|The Good Companions|
|Author||J. B. Priestley|
|Publisher||William Heinemann Ltd|
|Media type||Print (Hardback)|
|Followed by||Angel Pavement|
Written in 1929 (in Deal, Kent), it focuses on the trials and tribulations of a concert party in England between World War I and World War II. It is arguably Priestley's most famous novel, and the work which established him as a national figure. It won the James Tait Black Memorial Prize and was adapted twice into film.
The novel is written in picaresque style, and opens with the middle aged, discontented Jess Oakroyd in the fictional Yorkshire town of Bruddersford. He opts to leave his family and seek adventure "on t'road" (throughout the novel Priestley uses dialect for all non-RP speakers of English). He heads south down the Great North Road.
Intertwined with the story of Oakroyd's travels are those of Elizabeth Trant and Inigo Jollifant, two similarly malcontented individuals. Miss Trant is an upper-middle class spinster and Jollifant is a teacher at a down-at-heel private school. All three ultimately encounter each other when a failing concert troupe ('The Dinky Doos') are disbanding as a result of their manager running off with the takings. The independently wealthy Miss Trant, against the advice of her relatives, decides to refloat the troupe, now known as 'The Good Companions'. Inigo plays piano, Oakroyd is the odd-job man, and other assorted characters including members of the original troupe: including Jimmy Nunn, Jerry Jerningham and Susie Dean, along with Mr Morton Mitcham (a travelling banjo player whom Inigo met earlier on his own odyssey) have various adventures round the shires of middle England.
After a sabotaged performance, the troupe disband: Jerry marries Lady Partlit, a fan; Susie and Inigo become successful and famous in London; Miss Trant gets married; Jess Oakroyd emigrates to Canada and the other performers carry on with their life on the road.
The Good Companions was an instant hit on publication, but was not particularly well regarded by critics. Despite this, it remained popular for over forty years. It then fell out of favour, not only because the novel was written from a (rather old fashioned) middle class perspective but also because it deals with a phenomenon (a travelling music hall troupe) which no longer exists.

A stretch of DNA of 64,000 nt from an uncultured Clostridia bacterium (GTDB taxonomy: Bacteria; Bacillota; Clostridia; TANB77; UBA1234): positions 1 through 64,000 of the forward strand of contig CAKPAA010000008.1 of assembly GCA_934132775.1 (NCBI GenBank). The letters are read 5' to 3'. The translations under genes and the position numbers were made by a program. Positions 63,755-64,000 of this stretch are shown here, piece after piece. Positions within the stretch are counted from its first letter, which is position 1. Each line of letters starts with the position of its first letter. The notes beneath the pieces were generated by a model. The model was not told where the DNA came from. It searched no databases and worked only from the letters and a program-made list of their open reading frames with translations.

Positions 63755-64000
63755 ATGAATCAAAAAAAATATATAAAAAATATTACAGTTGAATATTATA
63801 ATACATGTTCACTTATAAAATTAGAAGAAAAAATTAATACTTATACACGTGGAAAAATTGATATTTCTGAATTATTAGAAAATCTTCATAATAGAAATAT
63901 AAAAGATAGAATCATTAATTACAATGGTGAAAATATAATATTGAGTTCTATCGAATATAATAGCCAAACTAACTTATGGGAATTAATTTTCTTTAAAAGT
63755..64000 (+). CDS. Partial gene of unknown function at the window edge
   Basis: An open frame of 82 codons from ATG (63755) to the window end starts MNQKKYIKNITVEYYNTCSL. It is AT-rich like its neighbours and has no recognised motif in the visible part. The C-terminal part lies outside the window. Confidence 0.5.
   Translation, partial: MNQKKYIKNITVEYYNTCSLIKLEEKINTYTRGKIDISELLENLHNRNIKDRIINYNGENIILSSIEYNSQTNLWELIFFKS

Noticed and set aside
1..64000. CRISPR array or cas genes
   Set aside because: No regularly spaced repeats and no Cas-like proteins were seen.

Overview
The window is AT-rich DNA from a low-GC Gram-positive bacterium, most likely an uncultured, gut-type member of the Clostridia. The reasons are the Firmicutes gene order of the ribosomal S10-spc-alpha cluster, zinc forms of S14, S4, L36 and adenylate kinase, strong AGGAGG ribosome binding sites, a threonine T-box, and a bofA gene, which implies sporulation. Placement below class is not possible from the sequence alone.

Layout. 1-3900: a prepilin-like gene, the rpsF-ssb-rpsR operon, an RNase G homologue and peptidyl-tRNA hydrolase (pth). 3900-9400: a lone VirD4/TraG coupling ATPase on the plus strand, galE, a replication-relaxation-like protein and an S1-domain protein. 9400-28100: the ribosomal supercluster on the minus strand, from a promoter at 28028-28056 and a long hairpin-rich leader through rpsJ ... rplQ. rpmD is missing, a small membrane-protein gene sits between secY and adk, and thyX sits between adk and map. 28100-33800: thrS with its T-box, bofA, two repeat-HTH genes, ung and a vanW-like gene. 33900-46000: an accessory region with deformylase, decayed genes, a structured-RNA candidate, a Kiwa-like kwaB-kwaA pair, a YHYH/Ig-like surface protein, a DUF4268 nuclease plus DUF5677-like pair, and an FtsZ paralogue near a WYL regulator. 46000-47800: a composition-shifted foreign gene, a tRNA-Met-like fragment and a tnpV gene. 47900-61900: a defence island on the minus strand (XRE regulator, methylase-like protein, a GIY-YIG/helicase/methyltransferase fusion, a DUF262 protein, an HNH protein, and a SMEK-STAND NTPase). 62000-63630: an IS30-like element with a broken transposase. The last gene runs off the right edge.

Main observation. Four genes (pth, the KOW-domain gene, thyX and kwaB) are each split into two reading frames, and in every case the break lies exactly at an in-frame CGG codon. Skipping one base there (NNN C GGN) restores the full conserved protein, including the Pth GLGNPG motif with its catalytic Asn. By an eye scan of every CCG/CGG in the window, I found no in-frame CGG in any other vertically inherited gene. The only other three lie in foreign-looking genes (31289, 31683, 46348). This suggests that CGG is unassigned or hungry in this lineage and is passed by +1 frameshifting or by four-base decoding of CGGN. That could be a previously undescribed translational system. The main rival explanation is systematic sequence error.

Nonetheless, Priestley's ear for dialectical foibles is keen, and many of his constructions (e.g. 'Unkerlathur' for 'Uncle Arthur') are acutely observed. More recently there has been a reappraisal of this and other Priestley works: a new edition of The Good Companions appeared in October 2007 with a foreword by Dame Judi Dench, accompanying a reappraisal of the various versions by Ronald Harwood, Andre Previn and Judy Cornwell amongst others.
Priestley collaborated with Edward Knoblock on a stage version of his novel, which opened at His Majesty's Theatre, London on 14 May 1931. It ran for nine months, with Edward Chapman, Edith Sharpe and John Gielgud in the cast.
A Technicolor remake was directed by J. Lee Thompson for Associated British Picture Corporation, and starred Eric Portman as Oakroyd, Celia Johnson as Miss Trant, Joyce Grenfell as Lady Partlit, Janette Scott as Susie Dean, John Fraser as Inigo Jollifant and Rachel Roberts as Elsie and Effie Longstaff. This version updates the narrative and music to the late fifties (with a score by Laurie Johnson) when touring shows were in decline. It did not emulate the success of the book, and signified the end of the novel's popular success. It came to be typified by the contemporaneous Angry Young Men of British stage and screen as the kind of unrealistic depiction of working class Britain they were struggling to be free of.
On 11 July 1974 a musical adaptation, directed by Braham Murray with a libretto by Ronald Harwood, music by Andre Previn and lyrics by Johnny Mercer (in his last show) opened at Her Majesty's Theatre in London - the same venue of the stage play over forty years earlier (having had its world premiere at the Palace Theatre in Manchester). The cast included John Mills as Oakroyd, Judi Dench as Miss Trant and Marti Webb as Susie Dean. It was revived in 2000 at the Eureka Theater in San Francisco. In October 2001 it was performed at the York Theatre in New York City as part of the York's "Musicals in Mufti" reading series.
A Yorkshire Television series appeared in 1980, adapted by Alan Plater. It starred Jan Francis as Susie Dean and Simon Green as Jerry Jerningham. Music composed by David Fanshawe. Executive Producer - David Cunliffe, Producer - Leonard Lewis, Directors - Leonard Lewis and Bill Hays.
The Bristol Old Vic Theatre School is producing an all new musical version, to be shown at the Bristol Old Vic from 5 November to 21 November 2009. Directed by the school's Artistic Director Sue Wilson, it features a new script and score by Malcolm McKee, Design by Sue Mayes and Choreography by Gail Gordon.